Algorithms that parse data, learn from that data, and then apply what they've learned to make informed decisions. I'm sure you are asking yourself, how can a program or algorithm make decisions and learn from data, doesn't every program need to be programmed? Not if the program was trained to learn from and adapt to data. In the case of machine learning the algorithm is not explicitly programmed, rather the model is "trained" using historical and present data in order to make future decisions and prediction. The more data available for training, the more accurate the predictions are.
Good reinforcement learning and other'reasoning' benchmarks to measure progress, some set of increasingly harder tasks that can measurably show the different strengths of various models. My thoughts are that it wasn't just the data, but everything around image-net that really pushed the field forward, the yearly competition, the talks and progress graphs the anticipation and excitement to see how far the teams pushed the limit this time. Reinforcement learning still needs its'image-net moment', ideally some annual competition that can gain traction over time, have the big teams invest resource to push the limits. The field lends itself well to simply adding more complex tasks as the models get stronger and stronger. I merely answered this question as in'what would I as an outsider like to see', so feel free to disregard', but I think there is something in the human nature about competition which drives progress.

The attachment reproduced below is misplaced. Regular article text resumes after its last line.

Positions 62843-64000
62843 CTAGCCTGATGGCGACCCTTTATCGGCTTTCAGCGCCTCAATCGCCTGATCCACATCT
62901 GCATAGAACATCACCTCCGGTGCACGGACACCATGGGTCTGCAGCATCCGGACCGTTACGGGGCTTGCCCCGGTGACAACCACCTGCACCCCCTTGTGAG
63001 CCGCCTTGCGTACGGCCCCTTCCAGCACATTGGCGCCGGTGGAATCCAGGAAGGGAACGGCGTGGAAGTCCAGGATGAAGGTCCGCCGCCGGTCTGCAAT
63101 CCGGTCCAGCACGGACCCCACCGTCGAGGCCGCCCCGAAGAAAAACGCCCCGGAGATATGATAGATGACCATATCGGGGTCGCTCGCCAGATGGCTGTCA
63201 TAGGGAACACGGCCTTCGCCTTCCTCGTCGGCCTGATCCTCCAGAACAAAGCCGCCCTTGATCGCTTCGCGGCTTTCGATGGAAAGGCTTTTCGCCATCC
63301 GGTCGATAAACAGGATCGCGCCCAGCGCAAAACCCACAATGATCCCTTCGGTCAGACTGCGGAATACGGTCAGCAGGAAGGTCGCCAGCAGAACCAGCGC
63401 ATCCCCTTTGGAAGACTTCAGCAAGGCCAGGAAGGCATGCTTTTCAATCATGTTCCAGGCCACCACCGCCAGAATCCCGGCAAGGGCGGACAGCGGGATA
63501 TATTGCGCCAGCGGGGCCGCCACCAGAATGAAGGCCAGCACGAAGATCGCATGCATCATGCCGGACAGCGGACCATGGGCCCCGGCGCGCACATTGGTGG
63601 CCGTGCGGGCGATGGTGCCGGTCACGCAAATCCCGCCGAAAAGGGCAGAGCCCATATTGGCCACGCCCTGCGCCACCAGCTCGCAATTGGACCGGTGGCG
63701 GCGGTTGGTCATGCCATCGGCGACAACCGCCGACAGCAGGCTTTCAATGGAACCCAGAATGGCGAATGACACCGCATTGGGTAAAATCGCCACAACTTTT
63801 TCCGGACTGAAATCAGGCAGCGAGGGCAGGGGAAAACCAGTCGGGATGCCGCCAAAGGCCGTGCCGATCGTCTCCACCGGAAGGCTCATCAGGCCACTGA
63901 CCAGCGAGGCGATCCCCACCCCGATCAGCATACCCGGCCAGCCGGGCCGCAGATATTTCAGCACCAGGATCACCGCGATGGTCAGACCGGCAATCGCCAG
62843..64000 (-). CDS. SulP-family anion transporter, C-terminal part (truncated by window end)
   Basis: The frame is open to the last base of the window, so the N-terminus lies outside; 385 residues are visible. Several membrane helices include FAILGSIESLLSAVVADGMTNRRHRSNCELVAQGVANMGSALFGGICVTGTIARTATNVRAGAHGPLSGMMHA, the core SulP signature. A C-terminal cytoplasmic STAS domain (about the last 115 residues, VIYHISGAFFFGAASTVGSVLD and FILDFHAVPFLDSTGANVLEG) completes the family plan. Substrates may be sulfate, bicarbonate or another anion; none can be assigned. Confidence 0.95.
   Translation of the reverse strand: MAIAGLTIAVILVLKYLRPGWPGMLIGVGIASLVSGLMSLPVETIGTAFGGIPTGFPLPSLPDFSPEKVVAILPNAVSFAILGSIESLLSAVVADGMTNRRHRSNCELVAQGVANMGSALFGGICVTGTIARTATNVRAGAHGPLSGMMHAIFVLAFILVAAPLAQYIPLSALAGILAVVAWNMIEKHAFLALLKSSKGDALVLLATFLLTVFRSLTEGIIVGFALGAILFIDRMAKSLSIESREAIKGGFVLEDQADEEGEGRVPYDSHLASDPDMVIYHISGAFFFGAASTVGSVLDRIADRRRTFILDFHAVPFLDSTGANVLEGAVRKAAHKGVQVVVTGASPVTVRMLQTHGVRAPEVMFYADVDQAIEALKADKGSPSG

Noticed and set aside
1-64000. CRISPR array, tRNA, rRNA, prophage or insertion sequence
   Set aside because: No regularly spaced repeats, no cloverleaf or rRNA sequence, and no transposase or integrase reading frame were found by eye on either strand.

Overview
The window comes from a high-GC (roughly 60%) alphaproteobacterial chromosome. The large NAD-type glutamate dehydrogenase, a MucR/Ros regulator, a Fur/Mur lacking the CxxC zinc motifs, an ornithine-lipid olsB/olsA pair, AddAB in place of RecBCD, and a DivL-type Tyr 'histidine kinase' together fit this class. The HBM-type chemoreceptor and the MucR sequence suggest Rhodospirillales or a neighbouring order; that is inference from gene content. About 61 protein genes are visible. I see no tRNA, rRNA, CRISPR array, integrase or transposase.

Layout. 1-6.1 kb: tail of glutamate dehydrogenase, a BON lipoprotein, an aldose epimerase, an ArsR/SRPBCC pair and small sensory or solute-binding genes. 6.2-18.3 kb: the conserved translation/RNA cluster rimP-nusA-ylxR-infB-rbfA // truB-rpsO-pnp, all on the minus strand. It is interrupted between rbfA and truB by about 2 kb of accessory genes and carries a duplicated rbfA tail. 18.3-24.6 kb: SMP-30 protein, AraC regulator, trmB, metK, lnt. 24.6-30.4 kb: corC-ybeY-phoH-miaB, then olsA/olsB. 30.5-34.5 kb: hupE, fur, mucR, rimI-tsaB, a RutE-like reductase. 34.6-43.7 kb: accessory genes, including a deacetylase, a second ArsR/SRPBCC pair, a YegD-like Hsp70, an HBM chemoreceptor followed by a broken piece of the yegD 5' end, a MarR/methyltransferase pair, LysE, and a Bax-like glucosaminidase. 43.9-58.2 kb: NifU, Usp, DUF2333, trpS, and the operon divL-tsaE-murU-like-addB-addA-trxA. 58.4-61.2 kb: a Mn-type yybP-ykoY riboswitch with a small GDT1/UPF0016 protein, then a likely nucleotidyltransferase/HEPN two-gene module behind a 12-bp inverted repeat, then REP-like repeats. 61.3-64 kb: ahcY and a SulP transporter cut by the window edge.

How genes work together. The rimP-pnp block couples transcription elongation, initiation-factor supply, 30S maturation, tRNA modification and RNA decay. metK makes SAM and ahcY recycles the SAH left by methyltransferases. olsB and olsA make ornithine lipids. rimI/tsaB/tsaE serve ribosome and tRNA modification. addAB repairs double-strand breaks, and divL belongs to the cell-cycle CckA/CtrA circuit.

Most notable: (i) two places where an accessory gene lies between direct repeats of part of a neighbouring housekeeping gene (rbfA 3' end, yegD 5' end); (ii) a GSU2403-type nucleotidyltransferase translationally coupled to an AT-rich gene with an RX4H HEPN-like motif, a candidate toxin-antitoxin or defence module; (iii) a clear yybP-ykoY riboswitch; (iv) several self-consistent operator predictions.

I am currently taking a course in the verification of cyber-physical systems. When I say that, think formal and probabilistic verification of state machines for safety. It's a graduate course and the professor wants us all to do a large project. Anything that somewhat relates to the course material is fair game. I thought about mixing it together with machine learning.